Garden / June 25, 2018 / .
All successful gardening endeavors, big or small, start with fertile soil. If you have a large plot, you can get away with having less-fertile soil by planting more and spacing out your crops. In a small space, however, that approach simply does not work. When preparing front yard garden, remember sifting sandy soil through fingers and realizing to improve it. Added lots of organic compost along with a little lime and bone meal, and add more organic matter each year.
Keyhole gardens are designed to maximize space by eliminating the need for walkways as found in traditional row gardening or with raised beds. The design is also intended to be draught-resistant and deliver nutrients via compost throughout the entire growing season. Keyhole gardens are a raised style bed that take the rough shape of a circle with a keyhole shaped path allowing access to the entire garden. In the center of the circle is a vertical tunnel that houses many layers of compost. As the compost breaks down it delivers nutrients and moisture directly to the bed. Certainly an efficient way to grow, keyhole gardens can be constructed with many different materials as a quick Google search of the term will confirm. If you have space for a circle roughly 8 - 10 feet in diameter you can use whatever appropriate materials that are easily accessible corrugated siding, cedar posts, landscaping rock, bricks or any combination thereof. We have a page dedicated to keyhole gardens for more details.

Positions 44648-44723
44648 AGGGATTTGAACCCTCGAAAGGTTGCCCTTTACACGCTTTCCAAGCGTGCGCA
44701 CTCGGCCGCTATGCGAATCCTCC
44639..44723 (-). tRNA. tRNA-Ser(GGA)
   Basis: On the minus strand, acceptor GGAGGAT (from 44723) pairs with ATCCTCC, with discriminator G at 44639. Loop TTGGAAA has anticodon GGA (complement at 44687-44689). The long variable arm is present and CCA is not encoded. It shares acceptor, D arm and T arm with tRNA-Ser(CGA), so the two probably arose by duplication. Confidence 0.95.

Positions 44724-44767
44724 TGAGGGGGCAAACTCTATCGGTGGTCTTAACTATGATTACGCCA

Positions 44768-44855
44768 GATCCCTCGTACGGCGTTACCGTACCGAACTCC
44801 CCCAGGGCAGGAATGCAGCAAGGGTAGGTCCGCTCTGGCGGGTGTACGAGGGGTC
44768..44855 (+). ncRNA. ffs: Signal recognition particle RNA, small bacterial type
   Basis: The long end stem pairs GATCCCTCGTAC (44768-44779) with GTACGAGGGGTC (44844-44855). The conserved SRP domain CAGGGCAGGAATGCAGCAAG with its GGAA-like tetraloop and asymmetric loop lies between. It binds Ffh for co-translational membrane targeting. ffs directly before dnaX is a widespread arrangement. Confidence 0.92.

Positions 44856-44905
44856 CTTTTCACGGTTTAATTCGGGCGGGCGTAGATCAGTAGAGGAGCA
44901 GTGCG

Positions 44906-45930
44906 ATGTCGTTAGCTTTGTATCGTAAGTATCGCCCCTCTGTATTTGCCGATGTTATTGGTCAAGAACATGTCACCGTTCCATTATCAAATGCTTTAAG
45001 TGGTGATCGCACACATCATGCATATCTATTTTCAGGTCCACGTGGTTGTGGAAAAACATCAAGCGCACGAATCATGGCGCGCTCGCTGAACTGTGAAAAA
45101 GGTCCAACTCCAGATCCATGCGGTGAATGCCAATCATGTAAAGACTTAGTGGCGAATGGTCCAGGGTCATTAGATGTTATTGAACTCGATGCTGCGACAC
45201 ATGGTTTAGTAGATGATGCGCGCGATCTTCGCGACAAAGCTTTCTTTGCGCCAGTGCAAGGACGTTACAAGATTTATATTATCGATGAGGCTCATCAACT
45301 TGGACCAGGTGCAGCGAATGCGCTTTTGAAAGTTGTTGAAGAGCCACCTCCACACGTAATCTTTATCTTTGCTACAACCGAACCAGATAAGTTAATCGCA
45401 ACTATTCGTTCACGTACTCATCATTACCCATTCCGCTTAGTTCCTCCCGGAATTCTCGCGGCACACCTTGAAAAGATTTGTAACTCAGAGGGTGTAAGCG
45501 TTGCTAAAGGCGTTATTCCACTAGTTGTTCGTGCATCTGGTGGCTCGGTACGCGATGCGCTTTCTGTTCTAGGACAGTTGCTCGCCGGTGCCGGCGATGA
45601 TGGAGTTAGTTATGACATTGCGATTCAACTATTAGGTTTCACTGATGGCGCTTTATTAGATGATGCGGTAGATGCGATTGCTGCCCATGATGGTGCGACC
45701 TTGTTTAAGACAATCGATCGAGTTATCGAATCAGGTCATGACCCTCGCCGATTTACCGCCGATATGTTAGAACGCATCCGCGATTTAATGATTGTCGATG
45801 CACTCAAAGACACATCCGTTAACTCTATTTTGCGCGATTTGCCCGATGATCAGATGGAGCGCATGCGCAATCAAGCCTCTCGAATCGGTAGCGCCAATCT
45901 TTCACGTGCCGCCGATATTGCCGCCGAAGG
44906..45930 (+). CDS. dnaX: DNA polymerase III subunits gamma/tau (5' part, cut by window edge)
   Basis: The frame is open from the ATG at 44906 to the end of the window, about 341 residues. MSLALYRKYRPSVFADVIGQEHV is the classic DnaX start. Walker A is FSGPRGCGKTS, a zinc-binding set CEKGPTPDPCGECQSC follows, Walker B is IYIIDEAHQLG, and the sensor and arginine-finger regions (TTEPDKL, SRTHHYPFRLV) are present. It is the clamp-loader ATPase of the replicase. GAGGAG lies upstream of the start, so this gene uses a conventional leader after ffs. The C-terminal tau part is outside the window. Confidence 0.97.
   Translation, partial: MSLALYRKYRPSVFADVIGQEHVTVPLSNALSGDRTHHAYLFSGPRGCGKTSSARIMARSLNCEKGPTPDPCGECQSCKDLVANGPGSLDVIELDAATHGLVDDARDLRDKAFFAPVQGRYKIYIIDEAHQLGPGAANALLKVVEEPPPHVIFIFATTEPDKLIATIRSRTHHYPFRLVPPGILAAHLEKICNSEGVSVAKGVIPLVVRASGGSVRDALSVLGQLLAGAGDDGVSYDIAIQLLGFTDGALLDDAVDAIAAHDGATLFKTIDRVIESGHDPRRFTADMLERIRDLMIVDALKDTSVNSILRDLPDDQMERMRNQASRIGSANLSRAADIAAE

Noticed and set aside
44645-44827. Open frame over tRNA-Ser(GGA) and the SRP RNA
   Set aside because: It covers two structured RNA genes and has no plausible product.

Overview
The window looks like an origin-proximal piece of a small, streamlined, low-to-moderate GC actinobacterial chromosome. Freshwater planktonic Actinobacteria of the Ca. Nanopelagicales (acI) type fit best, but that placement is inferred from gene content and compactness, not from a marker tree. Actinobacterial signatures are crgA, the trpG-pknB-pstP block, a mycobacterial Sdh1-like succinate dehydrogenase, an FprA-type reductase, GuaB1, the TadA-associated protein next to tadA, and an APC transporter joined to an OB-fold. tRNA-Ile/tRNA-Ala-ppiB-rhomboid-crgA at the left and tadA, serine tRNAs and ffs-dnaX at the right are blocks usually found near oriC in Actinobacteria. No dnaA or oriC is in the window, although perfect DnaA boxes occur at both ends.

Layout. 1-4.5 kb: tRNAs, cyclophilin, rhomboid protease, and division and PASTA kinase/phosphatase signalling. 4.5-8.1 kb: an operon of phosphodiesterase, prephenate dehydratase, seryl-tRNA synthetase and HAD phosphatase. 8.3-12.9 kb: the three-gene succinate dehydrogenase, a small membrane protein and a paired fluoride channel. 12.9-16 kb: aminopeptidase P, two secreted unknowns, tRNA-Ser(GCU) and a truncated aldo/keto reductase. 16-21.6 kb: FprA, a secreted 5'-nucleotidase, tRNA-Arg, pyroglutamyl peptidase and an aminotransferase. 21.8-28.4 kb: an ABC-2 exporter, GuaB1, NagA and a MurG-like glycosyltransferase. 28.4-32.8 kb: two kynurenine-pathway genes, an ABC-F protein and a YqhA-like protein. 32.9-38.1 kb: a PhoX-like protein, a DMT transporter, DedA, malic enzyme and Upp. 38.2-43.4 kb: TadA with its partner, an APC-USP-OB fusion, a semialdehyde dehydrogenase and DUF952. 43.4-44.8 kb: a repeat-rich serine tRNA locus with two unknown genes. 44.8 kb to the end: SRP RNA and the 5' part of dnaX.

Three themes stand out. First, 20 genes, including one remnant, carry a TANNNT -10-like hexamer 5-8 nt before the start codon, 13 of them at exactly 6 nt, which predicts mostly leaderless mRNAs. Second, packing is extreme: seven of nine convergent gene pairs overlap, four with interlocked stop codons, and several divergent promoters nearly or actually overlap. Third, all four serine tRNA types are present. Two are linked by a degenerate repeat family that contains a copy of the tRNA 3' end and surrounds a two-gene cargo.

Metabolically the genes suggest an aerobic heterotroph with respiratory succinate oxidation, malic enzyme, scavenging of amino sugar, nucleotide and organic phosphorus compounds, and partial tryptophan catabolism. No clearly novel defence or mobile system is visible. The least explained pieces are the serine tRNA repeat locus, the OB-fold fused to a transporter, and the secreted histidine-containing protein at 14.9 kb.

Hanging baskets and window boxes are ideal for small gardens. They create interest and help add a vertical dimension. Patio and stair railings are great places for hanging pots. Window boxes and wall planters are another way to grow up. Gardens are not just for plants. Hang lanterns, wind chimes and other outdoor décor too.
Most seeds and seedlings will tell you the mature size of the plants you are selecting. Knowing that, you can space things out and see just how much you can fit into your space. More likely however, you will do what most gardeners do and squeeze in as many seedlings as you can fit into your garden, then deal with the crowding later.